BANGKOK: The Department of Medical Sciences (DMS) yesterday (Dec 90 confirmed three cases of the Omicron COVID-19 variant and was monitoring another possible infection involving a Thai United Nations official recently returned from a mission to the Democratic Republic of Congo.
A quiet Suvarnabhumi Airport. Photo: Somchai Poomlard
DMS chief, Supakit Sirilak, said the cases were confirmed to be the Omicron variant after the department carried out full genome sequencing of the patients’ samples, reports the Bangkok Post.
They include a sample provided by Thailand’s first Omicron infection case, a 35-year-old American businessman who tested positive after arriving from Spain, as well as those from 46-year-old and 36-year-old Thai women who returned from Nigeria.
Their infections were suspected to be caused by the Omicron variant after initial tests, which was then confirmed by full genomic testing, Dr Supakit said.
He said authorities also will carry out genomic sequencing of the sample provided by the UN official who returned from DR Congo, explaining the sample had only arrived late on Monday evening.
The patient, Dr Supakit said, had completed his vaccination shots with the AstraZeneca vaccine. He is now being treated at a hospital, as he displayed mild COVID-19 symptoms.
“There is a high possibility that he will be Thailand’s fourth confirmed case [of the Omicron variant],” he said.
As more cases of the Omicron variant are expected, authorities are considering doing away with full genomic sequencing to confirm Omicron infections. Dr Supakit said the move will save precious time, which will be needed when the number of cases begins to rise.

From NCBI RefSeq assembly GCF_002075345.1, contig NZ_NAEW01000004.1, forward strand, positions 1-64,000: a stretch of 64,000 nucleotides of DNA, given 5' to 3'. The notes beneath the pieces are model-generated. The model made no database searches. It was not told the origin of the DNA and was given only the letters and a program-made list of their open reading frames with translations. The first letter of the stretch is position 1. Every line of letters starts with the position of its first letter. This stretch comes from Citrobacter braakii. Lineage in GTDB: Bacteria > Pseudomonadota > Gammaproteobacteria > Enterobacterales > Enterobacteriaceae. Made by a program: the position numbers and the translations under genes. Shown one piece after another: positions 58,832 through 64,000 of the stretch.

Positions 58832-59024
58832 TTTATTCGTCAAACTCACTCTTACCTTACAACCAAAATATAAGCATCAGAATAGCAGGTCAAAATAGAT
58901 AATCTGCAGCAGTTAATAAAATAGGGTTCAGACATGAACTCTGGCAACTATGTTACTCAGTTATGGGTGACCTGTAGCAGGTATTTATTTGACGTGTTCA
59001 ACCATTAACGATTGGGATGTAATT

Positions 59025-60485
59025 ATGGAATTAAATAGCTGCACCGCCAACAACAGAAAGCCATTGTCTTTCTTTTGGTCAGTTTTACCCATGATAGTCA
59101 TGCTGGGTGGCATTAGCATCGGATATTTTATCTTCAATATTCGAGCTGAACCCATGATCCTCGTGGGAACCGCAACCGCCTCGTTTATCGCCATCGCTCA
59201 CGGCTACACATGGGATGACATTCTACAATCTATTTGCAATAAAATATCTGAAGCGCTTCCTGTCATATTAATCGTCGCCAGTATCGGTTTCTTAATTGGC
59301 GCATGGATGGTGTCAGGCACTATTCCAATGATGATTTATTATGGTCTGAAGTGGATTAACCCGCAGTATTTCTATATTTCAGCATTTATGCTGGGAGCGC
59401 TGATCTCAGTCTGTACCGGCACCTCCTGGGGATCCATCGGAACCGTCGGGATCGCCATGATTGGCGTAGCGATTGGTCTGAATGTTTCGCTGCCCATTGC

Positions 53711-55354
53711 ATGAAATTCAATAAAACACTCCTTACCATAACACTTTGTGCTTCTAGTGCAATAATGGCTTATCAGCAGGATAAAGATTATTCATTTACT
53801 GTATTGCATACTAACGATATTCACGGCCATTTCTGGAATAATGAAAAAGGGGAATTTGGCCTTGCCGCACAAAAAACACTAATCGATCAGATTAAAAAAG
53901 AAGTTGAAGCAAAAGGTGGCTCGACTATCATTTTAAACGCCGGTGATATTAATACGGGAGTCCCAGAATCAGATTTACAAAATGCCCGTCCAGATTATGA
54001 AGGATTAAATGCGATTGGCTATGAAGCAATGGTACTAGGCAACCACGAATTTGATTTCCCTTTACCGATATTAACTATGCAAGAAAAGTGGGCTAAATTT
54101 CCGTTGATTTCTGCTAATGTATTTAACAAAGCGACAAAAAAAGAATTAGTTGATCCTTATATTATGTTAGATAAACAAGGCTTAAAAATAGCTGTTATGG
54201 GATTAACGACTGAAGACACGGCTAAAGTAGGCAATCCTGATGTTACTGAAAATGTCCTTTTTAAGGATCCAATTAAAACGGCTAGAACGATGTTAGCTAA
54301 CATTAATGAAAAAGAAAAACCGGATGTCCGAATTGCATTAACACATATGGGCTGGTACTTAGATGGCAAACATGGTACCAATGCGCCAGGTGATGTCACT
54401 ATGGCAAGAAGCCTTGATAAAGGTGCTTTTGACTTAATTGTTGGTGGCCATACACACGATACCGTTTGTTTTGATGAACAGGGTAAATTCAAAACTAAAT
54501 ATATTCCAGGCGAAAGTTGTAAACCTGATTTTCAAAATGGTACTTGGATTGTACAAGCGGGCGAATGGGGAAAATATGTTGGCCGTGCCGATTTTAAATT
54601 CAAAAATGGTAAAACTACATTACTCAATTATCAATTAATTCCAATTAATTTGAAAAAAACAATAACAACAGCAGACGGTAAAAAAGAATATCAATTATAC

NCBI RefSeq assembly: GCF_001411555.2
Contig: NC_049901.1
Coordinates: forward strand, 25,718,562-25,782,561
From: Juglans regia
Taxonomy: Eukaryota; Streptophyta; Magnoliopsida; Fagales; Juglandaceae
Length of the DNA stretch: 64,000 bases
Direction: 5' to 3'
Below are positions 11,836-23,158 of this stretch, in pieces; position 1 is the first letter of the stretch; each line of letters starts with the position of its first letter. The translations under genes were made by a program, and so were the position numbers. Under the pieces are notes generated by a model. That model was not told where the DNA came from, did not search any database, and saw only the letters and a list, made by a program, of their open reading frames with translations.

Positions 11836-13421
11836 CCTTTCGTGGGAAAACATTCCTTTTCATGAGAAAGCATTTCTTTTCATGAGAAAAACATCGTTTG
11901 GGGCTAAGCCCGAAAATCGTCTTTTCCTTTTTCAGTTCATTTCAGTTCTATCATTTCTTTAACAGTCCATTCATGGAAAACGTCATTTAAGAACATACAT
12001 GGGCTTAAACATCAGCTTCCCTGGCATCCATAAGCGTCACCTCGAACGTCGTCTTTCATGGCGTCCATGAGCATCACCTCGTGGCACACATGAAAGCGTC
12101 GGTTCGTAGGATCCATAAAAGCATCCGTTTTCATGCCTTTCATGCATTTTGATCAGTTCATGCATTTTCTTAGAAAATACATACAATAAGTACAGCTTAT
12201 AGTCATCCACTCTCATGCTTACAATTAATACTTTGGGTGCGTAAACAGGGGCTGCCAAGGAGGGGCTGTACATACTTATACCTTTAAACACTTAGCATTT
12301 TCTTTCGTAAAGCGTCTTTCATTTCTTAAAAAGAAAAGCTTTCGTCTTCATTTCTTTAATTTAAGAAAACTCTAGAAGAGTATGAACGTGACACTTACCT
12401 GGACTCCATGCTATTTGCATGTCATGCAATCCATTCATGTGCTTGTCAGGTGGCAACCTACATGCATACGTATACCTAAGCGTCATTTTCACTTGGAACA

He also played down public fears about the new variant, saying that there have been no local infections reported inside the country.
However, he said the main focus right now should be on the illegal movement of migrant workers across the borders, for which extreme caution should be taken to prevent people smuggling.
Responding to reports about another genetic mutation that enables the COVID-19 virus to evade existing tests, Dr Supakit said current testing regimes are still sufficient.
The DMS will look for five specific mutations to determine if the sample being tested is infected by the Omicron and/or other novel variants, namely HV69-70deletion, K417N, L452R, T478K and N501Y, Dr Supakit said.
“Anyway, as with any strain, universal prevention is still important to prevent infections,” he added.
Since Nov 1, the DMS has subjected 1,641 samples to a full genomic testing – 1,546 local samples and 95 from tourists – to screen for the Omicron variant, all but three have been confirmed to be the Delta variant.
The department is also planning to conduct mass immunity testing, which is expected to happen as soon as possible, the DMS chief said.
Source: The Phuket News